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Title: Quantitative magnetic resonance imaging in muscular dystrophies
Author: Murphy, Alexander Peter
ISNI:       0000 0004 8505 7646
Awarding Body: Newcastle University
Current Institution: University of Newcastle upon Tyne
Date of Award: 2019
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Muscular dystrophies are rare diseases characterised by progressive muscle wasting and weakness. Putative therapies are being evaluated; the slowly progressive nature makes outcome measures difficult to design. Four pathological hallmarks of muscular dystrophies include: muscle necrosis, inflammation, fibrosis, and adipose transformation. This thesis evaluates novel methods of quantifying pathological hallmarks of muscular dystrophy in both skeletal and cardiac muscle using magnetic resonance imaging (MRI). To quantify fibrosis in a mouse model of Duchenne muscular dystrophy, EP3533, a collagen-specific contrast agent, was assessed in quantification of fibrosis in muscle. EP3533-measures correlated with functional tests and histological quantification of fibrosis. Extracellular volume (ECV) was calculated in a limb muscular dystrophy type R9 cohort (LGMDR9), a Becker muscular dystrophy cohort and healthy controls. ECV was found comparable to traditional measures of cardiac dysfunction and demonstrated regional dysfunction. A multicentre study followed up 24 participants with LGMDR9 over 6 years. The three-point Dixon method of fat fraction calculation was evaluated in this cohort and compared to functional assessments. All muscles showed significantly increased fat fractions over 6 years, which was more responsive than functional assessments. As patients with muscular dystrophies can have difficulties remaining supine during scanning, a method of reducing acquisition time in measurement of left ventricular (LV) indices was evaluated. Accelerated images were compared to conventional imaging with accelerated imaging producing images with a high fidelity. No significant changes were seen in LV functional indices or cardiac tagging measures over five years was assessed in an LGMDR9 cohort, this may be due to confounding variables. The MRI methods described can be successfully used to quantify progression of disease pathology in muscular dystrophies. These findings can be used to support further trials of EP3533 and ECV as an outcome measure in muscular dystrophies and to inform study design of future trials into LGMDR9.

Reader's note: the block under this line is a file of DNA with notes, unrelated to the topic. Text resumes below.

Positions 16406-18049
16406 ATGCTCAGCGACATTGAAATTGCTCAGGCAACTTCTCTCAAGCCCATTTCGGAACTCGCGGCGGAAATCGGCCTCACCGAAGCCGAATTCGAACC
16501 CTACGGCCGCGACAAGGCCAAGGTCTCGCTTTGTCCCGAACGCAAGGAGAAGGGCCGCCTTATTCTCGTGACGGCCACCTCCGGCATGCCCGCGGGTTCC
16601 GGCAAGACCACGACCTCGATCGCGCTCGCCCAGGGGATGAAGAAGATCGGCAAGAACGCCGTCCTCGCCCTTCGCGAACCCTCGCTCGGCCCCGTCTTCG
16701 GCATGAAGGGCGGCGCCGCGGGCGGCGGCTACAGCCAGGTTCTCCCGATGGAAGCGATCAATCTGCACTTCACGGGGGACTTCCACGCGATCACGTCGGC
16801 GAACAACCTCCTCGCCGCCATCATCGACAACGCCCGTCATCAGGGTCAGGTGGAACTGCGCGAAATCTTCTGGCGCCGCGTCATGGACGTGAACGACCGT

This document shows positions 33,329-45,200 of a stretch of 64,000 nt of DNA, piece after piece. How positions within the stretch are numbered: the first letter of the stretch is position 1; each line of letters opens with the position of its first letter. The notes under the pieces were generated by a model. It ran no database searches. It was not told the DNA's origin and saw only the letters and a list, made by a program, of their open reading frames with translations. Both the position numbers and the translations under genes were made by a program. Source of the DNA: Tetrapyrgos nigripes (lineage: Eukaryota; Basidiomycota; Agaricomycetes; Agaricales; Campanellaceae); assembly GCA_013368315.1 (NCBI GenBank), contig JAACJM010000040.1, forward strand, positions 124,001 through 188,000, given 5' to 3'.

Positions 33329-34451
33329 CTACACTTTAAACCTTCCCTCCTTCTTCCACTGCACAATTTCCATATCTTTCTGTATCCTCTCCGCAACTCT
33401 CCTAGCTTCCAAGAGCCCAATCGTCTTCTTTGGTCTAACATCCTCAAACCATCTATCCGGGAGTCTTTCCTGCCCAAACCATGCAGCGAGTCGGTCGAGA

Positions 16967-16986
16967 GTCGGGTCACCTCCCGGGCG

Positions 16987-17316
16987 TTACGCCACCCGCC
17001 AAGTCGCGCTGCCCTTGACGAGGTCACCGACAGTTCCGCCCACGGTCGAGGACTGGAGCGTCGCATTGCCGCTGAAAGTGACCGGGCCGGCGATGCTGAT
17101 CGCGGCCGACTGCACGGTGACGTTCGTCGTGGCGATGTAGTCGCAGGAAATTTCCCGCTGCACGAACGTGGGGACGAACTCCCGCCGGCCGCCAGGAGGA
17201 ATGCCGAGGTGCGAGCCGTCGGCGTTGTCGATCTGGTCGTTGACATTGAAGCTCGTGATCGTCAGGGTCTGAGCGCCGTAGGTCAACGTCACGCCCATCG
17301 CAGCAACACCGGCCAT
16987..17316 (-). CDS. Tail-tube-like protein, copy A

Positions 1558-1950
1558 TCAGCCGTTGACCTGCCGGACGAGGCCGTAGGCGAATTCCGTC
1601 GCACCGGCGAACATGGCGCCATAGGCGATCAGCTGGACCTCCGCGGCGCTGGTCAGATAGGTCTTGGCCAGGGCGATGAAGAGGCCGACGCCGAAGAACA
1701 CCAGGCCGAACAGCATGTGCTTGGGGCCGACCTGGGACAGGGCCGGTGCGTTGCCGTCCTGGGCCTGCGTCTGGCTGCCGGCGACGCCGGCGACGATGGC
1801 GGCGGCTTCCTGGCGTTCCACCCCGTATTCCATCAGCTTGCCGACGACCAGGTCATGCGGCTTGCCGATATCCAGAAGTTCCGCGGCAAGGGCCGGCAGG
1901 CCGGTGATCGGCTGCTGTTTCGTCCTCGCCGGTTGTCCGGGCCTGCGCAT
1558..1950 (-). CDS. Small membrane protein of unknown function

Supervisor: Not available Sponsor: Not available
Qualification Name: Thesis (Ph.D.) Qualification Level: Doctoral
EThOS ID:  DOI: Not available